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June 2016

Next Progressives: Hazelbaker Rush

Architect Magazine Ι June 2016 There may be grander examples of Hazelbaker Rush’s commitment to material craft and modernist refinement, but perhaps the most direct distillation of the Tuscon, Ariz.–based architecture firm’s design process can be found in the bathroom of Mabel Street Residence, a 1927 Spanish Colonial Revival bungalow that co-founders Darci Hazelbaker, Assoc. AIA, and Dale Rush, AIA, renovated to bec
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Class Consciousness: Landscape Students Plunge into Publishing to Define What Matter to Them

Landscape Architecture Magazine Ι June 2016 IN RECENT ISSUES OF STUDENT LANDSCAPE ARCHITECTURE JOURNALS, there are articles about the landscape implications of graffiti, the ghost towns of the industrial Arctic, the consolidation of rural Midwest post offices, transit networks of the nuclear waste storage industry, and (unavoidably) how the Internet affects perceptions of landscape. This wide focus maps out a de fact
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A Lot You Got to Holler EP 6: Designing the Machinery of Urbanism with Carol Ross Barney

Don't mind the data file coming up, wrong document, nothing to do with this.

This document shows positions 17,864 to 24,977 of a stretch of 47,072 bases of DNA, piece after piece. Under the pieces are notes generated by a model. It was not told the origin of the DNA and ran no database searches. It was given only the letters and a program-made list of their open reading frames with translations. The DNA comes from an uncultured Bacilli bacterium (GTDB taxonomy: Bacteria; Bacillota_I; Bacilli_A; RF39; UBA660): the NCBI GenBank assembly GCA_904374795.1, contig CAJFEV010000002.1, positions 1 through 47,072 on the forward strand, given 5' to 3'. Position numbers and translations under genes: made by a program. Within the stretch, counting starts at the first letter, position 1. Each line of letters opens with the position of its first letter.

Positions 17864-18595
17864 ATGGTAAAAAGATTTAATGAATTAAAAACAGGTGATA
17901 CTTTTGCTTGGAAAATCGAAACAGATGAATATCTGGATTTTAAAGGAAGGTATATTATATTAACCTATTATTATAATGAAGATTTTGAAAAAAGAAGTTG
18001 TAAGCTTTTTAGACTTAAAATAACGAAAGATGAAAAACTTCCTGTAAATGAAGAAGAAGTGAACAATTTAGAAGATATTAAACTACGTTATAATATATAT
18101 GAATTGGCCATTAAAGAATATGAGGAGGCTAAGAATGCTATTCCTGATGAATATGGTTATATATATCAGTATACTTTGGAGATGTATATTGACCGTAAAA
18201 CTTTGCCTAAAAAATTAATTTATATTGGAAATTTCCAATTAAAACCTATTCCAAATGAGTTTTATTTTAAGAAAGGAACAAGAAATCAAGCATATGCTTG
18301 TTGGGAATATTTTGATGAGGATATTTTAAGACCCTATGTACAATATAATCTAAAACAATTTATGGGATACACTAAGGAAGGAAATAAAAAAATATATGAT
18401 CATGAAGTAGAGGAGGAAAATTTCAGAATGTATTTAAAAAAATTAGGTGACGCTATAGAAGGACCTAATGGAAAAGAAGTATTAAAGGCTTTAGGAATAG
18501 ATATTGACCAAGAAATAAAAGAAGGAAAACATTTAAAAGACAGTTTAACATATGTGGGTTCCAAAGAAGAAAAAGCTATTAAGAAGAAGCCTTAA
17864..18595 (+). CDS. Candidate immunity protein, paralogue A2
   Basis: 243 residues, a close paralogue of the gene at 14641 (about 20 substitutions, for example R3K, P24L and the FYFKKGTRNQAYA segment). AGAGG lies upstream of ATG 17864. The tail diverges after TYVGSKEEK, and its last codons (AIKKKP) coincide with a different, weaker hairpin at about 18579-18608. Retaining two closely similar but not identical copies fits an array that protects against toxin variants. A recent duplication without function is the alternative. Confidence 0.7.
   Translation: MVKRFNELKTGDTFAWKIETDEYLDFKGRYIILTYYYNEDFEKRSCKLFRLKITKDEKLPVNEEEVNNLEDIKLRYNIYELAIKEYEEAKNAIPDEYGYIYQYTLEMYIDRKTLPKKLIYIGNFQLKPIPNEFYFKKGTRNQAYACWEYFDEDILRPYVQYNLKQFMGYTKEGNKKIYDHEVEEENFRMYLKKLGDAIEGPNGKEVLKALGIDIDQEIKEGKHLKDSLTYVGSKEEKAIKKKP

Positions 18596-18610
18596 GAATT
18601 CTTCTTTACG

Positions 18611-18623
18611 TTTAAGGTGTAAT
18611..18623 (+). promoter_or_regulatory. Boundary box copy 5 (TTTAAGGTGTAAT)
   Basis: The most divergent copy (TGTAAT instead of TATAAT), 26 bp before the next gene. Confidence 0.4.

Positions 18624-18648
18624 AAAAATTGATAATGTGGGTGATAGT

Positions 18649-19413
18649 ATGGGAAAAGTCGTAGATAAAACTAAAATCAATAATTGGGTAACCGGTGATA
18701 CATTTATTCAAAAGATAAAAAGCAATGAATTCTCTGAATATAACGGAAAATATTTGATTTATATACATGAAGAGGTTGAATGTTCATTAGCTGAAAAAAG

EP 6: Designing the Machinery of Urbanism with Carol Ross Barney Architecture is concert halls, museums, theaters, and all of our temples of high culture. But it’s also train stations, sewer drains, and the seemingly anonymous infrastructure that makes the city work. Few architects understand how to elevate this everyday machinery of urbanism as well as Chicago’s own Carol Ross Barney. She chats with Newcity design e
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Buildings that Grow, Breathe, and Burn Calories

OZY Ι June 13, 2016 Last fall at an exhibition in Chicago, something was pumping and hissing. Twenty-two tanks, all in a stack, filled with water and framed in wood. Weird art? But clearly it was some kind of wall system. So … weird architecture? And getting closer doesn’t clarify matters. The name of this oddity: “Amphibious Envelope,” a project by David Benjamin of The Living. In each tank, there are aquatic plants
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